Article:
On May 23, 2022, the Supreme Court ruled, in a decision that will potentially have wide ranging impact on the arbitration of potential class action disputes, that a party’s right to try to send a case to arbitration after first litigating does not depend on whether the delay prejudiced the other party.  As a result, workers seeking to keep their cases out of arbitration no longer need to show prejudice when fighting a delayed arbitration bid.  They only need to show that the employer waived its right to arbitration by engaging in conduct inconsistent with the intent to arbitrate.

Plaintiff Robyn Morgan’s case stems from her allegation that her former employer and Taco Bell franchisee, Sundance, Inc., failed to pay her time-and-a-half for overtime.  Specifically, Morgan alleges that Sundance recorded her worktime across multiple weeks to keep her time under forty hours per week.  Sundance answered Morgan’s Complaint and litigated the case for eight months.  It then moved to compel arbitration based on the arbitration clause in Taco Bell’s standard employment contract.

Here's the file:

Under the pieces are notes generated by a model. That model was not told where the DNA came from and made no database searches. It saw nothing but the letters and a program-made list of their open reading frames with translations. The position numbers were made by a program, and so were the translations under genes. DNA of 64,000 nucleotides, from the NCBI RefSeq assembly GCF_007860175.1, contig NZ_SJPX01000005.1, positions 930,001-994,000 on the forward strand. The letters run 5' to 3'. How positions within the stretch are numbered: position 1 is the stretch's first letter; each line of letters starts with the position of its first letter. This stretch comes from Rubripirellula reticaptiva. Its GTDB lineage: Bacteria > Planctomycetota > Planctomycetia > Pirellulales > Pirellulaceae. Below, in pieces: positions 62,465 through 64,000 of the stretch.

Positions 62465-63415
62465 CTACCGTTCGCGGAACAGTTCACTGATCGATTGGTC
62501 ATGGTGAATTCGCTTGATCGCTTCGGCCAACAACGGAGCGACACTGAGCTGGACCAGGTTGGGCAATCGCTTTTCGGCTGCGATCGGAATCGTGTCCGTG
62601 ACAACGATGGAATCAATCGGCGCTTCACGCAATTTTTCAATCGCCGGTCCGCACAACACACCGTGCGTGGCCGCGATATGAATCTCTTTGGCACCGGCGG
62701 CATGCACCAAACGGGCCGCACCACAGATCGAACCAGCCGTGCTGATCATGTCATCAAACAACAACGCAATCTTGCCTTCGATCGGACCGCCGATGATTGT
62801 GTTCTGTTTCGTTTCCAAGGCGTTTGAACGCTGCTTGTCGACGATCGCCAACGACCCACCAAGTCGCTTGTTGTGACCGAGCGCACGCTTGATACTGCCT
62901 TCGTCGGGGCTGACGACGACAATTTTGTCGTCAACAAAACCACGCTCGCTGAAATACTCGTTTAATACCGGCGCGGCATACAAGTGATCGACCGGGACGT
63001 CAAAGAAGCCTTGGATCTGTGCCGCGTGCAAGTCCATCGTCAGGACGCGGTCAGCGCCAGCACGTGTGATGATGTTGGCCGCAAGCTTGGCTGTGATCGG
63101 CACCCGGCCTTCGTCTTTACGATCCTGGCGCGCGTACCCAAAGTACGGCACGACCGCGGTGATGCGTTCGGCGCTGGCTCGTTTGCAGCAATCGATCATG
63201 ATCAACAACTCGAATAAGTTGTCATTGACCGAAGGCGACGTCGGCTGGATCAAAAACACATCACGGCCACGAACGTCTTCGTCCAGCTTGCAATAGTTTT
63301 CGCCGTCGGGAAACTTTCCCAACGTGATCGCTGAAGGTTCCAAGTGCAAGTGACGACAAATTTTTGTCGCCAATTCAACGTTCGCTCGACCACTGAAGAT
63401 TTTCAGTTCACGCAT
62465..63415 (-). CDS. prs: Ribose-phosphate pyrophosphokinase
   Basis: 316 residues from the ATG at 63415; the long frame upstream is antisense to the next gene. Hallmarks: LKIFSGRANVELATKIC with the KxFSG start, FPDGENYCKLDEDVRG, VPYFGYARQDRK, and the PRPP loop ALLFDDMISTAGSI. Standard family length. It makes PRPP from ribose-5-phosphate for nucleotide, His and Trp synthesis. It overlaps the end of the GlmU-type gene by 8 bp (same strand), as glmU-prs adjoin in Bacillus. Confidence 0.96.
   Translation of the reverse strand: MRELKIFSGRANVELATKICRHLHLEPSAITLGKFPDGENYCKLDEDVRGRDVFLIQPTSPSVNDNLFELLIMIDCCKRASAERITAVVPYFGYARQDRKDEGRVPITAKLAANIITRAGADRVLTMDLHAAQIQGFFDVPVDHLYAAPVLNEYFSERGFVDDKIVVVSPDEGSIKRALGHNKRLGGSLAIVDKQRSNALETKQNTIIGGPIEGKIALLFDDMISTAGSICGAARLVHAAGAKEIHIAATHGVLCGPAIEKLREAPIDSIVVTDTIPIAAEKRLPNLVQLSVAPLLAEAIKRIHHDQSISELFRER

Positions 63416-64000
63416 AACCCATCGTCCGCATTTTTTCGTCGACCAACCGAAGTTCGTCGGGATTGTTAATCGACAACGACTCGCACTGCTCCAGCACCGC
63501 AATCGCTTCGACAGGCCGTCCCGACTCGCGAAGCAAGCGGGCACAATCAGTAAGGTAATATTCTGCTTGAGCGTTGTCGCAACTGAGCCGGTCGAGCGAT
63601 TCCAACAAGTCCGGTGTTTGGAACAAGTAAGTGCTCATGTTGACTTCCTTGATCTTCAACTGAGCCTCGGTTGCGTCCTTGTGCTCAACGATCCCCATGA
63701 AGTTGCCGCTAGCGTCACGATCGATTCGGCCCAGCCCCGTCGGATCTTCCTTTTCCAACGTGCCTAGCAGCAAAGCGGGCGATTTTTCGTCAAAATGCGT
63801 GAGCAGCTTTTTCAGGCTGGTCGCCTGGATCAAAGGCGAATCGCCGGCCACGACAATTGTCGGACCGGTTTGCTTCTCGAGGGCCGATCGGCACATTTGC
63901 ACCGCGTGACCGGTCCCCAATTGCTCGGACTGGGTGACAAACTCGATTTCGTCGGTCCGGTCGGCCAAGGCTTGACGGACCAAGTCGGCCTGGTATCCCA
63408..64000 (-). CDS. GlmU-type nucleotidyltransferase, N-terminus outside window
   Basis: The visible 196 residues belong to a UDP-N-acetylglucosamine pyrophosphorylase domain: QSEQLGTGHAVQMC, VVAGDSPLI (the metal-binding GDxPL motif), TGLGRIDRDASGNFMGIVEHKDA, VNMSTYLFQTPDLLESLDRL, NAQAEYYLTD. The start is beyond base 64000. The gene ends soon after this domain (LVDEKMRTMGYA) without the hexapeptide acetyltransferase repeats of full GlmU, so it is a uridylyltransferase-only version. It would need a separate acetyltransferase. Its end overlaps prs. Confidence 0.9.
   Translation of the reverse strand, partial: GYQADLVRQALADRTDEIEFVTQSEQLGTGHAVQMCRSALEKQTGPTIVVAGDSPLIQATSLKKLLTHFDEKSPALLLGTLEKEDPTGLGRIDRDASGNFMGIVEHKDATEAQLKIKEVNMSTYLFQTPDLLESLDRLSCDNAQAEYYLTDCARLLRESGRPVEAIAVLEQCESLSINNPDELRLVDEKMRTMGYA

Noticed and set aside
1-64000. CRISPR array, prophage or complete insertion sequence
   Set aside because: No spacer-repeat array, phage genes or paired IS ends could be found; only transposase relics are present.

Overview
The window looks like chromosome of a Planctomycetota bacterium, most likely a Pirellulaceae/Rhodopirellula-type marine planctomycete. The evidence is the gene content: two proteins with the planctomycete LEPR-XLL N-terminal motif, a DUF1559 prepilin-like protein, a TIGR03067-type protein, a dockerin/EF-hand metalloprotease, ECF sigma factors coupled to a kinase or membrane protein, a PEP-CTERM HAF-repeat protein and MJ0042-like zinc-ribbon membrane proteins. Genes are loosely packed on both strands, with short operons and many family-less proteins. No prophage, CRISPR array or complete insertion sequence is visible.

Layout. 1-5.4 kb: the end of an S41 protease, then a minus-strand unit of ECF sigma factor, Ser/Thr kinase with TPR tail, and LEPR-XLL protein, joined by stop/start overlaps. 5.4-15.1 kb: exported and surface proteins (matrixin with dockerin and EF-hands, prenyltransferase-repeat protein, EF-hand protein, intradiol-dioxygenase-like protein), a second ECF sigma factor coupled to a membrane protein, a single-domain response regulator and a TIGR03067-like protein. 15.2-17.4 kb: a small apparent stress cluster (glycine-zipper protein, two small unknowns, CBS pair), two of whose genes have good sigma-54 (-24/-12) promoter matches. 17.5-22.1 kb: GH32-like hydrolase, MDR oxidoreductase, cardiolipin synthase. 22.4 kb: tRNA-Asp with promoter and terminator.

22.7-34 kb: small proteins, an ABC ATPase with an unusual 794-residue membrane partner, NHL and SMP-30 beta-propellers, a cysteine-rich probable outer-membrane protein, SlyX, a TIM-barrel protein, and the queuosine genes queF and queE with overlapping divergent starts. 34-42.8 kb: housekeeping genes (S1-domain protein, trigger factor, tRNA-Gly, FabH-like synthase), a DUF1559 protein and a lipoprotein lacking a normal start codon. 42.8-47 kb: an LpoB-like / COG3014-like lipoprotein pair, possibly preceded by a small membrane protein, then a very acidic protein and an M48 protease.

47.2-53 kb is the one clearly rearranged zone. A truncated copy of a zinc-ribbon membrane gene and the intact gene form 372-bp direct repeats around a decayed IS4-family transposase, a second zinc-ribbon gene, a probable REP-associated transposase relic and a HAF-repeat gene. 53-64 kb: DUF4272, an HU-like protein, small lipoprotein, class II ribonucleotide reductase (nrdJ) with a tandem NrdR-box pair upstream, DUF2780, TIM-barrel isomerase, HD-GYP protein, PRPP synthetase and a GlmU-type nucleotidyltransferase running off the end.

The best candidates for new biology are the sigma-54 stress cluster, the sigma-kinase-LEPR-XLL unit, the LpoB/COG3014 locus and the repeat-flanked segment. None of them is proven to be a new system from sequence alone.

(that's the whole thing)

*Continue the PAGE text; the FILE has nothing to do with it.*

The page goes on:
The U.S. District Court for the District of Iowa denied Sundance’s motion, ruling that it waived its right to arbitration by litigating the case.  The Eighth Circuit reversed, holding that that while Sundance litigated the case for eight months, Sundance did not waive its right to arbitrate because its litigation was limited to seeking to stay the case—as Sundance argued that Morgan’s suit duplicated an earlier suit by another worker.  The court also stated that Morgan did not face unfair prejudice under these circumstances when Sundance sought to enforce the arbitration clause after litigating the case for eight months.  The Supreme Court then reversed, unanimously ruling that the lower court incorrectly held that the waiver of a right to arbitrate depended on a showing of prejudice.  The Court said that a showing of prejudice is not required because it is not part of a traditional breach of contract analysis.  The case will now return to the District Court to determine if, without the prejudice requirement, Sundance waived its right to arbitration.

This ruling is significant for employers facing both individual claims from employees and also potential class action lawsuits where there are grounds in an employment contract to move to compel arbitration.  As a rule of thumb, employers should immediately move to compel arbitration based on the terms of the employment contract before litigating the merits of the case in court.  If the employer fails to do so, then employees likely have grounds, regardless of prejudice, to argue that the employer waived any right to arbitration.